Each phase should also have a timeframe associated with it. The timeline will compile the time resources needed to complete the project. It is generally measured in weeks or days. An example of phase breakdown could look something like this:
EXAMPLE TIMELINE OVERVIEW
Discovery / Requirements Gathering 1 – 2 Weeks Server Architecture Strategic Planning, Setup and Deployment o Setting up development interfaces o Installing core CMS o Etc. 2 – 3 Weeks Design Concept and User Interface Development 2 – 4 Weeks CMS Feature Development, Customization and Integration o This would also include setting up all the features such as the core templates, blog features, social media features, site search and all other specific features related to functionality 8 – 12 Weeks Unit Testing, Quality Control 2 – 3 Weeks Project Release 1 – 2 Weeks *Note that timelines can vary dramatically from project to project and may change after more detailed requirements are defined.
Several optional services may also be featured here which likely are not part of the main quote. These could include SEO and Social Media services, CMS Training services, hosting options, content migration, etc.
PROJECT PLAN AND METHODOLOGY Integrators will also need to demonstrate how they plan to deploy the project from start to finish. There is a lot of pressure on the PM to maintain control of the production schedule and communicate often as to the current status of the development. The project plan will establish the schedule of communication and a timeline (A Gantt chart is common here). The plan needs to be realistic and the timeline achievable. An important consideration with any project is to understand that updates to production and scope often occur during the requirements gathering phase. The implementer can only learn so much about the nuances of your project and many unforeseen variables can manifest themselves during the true discovery process. Prepare for slight variations in the scope, timeline and budget. This is generally accepted understanding but it’s important to know and be somewhat prepared.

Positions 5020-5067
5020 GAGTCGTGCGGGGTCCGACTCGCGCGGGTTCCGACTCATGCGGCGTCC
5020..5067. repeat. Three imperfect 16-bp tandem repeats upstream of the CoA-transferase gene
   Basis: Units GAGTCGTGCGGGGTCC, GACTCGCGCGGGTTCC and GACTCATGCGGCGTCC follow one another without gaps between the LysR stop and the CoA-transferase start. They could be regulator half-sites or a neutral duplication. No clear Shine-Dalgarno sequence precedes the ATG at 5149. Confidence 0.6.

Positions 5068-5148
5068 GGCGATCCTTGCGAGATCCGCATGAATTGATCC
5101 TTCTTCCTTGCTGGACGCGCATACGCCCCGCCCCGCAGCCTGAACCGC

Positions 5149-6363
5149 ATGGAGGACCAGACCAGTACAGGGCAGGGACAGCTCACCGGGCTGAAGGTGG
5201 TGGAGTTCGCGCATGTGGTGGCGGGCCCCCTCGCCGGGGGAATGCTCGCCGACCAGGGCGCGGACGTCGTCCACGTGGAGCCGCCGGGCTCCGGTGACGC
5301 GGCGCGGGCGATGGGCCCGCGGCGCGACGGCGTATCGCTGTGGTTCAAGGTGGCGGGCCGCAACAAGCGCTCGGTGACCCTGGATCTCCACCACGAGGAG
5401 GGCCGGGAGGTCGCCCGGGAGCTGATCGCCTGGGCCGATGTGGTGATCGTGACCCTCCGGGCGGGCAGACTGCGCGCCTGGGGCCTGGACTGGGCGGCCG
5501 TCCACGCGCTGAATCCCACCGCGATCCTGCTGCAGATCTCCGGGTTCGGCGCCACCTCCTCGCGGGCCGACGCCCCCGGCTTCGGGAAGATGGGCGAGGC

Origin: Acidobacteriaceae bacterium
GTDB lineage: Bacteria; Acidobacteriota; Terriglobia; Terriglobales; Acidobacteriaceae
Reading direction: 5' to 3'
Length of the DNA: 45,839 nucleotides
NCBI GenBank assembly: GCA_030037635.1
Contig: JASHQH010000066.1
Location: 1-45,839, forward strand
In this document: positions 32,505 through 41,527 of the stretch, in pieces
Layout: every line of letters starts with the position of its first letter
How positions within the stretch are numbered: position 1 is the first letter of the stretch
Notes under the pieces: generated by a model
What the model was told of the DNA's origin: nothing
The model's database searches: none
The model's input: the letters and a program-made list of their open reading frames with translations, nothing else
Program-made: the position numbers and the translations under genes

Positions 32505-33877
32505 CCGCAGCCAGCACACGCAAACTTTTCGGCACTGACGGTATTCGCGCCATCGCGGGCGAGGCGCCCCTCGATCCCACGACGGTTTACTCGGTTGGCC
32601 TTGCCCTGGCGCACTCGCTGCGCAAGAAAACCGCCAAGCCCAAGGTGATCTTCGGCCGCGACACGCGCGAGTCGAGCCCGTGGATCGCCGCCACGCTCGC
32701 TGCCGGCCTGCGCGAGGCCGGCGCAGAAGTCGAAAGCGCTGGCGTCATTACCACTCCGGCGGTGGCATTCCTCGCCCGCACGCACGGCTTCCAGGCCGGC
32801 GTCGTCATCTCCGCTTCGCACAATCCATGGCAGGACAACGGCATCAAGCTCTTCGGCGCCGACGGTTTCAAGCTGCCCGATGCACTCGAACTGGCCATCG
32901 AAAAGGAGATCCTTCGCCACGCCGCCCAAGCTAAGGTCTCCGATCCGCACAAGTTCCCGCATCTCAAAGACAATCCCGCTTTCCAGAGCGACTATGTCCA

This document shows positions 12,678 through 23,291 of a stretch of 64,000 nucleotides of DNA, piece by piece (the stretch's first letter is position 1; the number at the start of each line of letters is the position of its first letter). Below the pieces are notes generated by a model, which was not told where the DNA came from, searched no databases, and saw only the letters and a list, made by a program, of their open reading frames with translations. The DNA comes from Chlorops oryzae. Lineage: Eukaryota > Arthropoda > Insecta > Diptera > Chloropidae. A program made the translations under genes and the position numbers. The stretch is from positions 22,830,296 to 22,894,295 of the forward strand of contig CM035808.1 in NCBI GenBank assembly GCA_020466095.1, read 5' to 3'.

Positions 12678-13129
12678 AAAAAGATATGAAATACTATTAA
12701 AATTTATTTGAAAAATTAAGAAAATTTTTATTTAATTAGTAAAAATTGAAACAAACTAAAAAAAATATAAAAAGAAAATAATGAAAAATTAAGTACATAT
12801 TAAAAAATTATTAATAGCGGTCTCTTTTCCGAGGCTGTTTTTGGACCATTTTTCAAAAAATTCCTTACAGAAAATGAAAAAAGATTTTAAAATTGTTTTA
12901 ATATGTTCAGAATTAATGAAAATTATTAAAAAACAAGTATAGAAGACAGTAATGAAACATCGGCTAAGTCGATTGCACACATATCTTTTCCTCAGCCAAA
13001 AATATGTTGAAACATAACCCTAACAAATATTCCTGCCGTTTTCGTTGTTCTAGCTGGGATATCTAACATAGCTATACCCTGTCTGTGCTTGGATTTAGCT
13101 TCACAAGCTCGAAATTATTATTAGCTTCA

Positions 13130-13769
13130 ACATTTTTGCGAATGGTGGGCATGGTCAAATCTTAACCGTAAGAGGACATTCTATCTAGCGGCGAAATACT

REFERENCES No single resource is going to give you the most accurate review of the implementing company than their own clients. Client references should be mandatory and freely offered. Also client references using other CMS platforms will also be valuable as a review of their production methodology, communication standards and general behavior towards their clients. For something a little out of the box, consider contacting past clients that are not on their reference list. For instance case study or portfolio listed clients. It generally won’t take long to locate the marketing manager or production coordinator that facilitated their new CMS.